Last night was a good night for the GOP, but perhaps not in ways that are immediately obvious. McDonnell's win in Virginia and Christie's win in New Jersey proved that conservatism can win if it moderates itself (if only in rhetoric). Perhaps more important, the seeds of a conservative revival will be found not in the ideological purity of the tea parties or candidates like Hoffman but in the application of conservative principles to actual governance -- this is particularly true for the GOP candidates who were elected last night, one in a blue state, the other in a state that is trending blue. Of course, if McDonnell and Christie are successful governors, and the conservative base retains its paranoid and conspiratorial tone, they may ultimately find themselves tagged as RINOs for the compromises they will surely have to make.
The biggest disappointment for liberals last night wasn't the outcome of races in Virginia or New Jersey but of the marriage-equality referendum in Maine. It never ceases to amaze me how conservatives manage to erect political-cultural barriers that seem only to apply to liberals -- conservatives have argued that any path to marriage equality that goes through the courts is illegitimate, "judicial activism" so to speak, even as gun-rights advocates fight for the incorporation of Second Amendment rights into the equal protection clause of the 14th Amendment. The path to freedom through the courts is fine for the NRA, just not for people looking for the right to marry the person they love.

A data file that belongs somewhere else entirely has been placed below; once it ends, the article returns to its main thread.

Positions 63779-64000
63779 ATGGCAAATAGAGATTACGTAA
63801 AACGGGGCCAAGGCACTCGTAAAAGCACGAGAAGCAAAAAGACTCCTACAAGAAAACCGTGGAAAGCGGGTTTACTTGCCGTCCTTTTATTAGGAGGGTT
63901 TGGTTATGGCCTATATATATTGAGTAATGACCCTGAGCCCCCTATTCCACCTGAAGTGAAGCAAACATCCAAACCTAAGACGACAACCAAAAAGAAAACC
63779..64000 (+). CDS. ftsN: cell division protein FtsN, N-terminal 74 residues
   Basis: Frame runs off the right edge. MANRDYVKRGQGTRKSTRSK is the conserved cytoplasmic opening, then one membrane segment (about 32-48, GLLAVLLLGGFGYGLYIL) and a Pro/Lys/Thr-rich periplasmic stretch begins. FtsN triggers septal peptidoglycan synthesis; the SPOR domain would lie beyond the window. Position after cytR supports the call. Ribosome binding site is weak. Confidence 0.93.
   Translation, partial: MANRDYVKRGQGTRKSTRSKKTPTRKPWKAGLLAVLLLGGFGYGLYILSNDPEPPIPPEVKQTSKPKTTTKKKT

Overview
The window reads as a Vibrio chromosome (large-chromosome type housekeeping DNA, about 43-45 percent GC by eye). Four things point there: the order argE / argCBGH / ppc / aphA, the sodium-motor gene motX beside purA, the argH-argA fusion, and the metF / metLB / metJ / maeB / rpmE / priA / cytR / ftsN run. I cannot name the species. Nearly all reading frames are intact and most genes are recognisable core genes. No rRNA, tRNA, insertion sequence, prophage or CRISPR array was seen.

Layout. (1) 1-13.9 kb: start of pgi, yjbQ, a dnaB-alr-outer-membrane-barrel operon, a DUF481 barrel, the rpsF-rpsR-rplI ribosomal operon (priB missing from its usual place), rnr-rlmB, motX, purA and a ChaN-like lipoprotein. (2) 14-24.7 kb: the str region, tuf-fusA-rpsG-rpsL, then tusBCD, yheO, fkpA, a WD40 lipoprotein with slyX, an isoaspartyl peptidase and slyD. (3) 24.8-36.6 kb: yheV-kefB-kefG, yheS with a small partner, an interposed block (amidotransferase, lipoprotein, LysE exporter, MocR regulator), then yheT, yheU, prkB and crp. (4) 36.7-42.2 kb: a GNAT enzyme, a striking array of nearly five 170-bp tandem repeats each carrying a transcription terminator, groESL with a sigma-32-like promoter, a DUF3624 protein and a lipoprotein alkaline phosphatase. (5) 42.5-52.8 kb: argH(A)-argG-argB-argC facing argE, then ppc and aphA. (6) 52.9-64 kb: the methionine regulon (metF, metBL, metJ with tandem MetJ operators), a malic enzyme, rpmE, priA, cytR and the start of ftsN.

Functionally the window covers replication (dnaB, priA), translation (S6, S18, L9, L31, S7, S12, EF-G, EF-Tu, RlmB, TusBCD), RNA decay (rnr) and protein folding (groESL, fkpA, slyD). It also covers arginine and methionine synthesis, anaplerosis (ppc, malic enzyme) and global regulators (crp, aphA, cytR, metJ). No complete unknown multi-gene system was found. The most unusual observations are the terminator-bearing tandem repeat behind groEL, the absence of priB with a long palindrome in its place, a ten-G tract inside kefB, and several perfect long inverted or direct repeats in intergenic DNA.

Marriage quality is ultimately inevitable -- but these referendums, which put up what should be individuals' inalienable rights up to a majority vote -- nevertheless mean a great deal, as they needlessly prolong an era of inequality which this country will someday look back upon in shame. Maine relaxed prohibitions on medical marijuana last night while voting down marriage equality -- it may be time to put a picture of the state in the Balloon Juice Lexicon under "glibertarian."
As for the biggest loser last night, I'd say the president, but not because these elections are a "referendum" on his agenda. That happened in 2008. Christie and McDonnell went easy on Obama -- and discontent with the president doesn't seem to have been a factor in their wins. Meanwhile, Hoffman, who was the protest candidate of the Obama haters, went down in flames in a reliably conservative district.
No, Obama is a loser for backing two losing Democratic gubernatorial candidates while staying relatively silent on Maine's referendum. Just as this country will one day look back in shame at discrimination against same-sex couples, so should President Obama feel regret, wondering if things could have been different had he intervened and put the full force of his office behind those fighting for their rights, rather than simply looking out for his party.
-- A. Serwer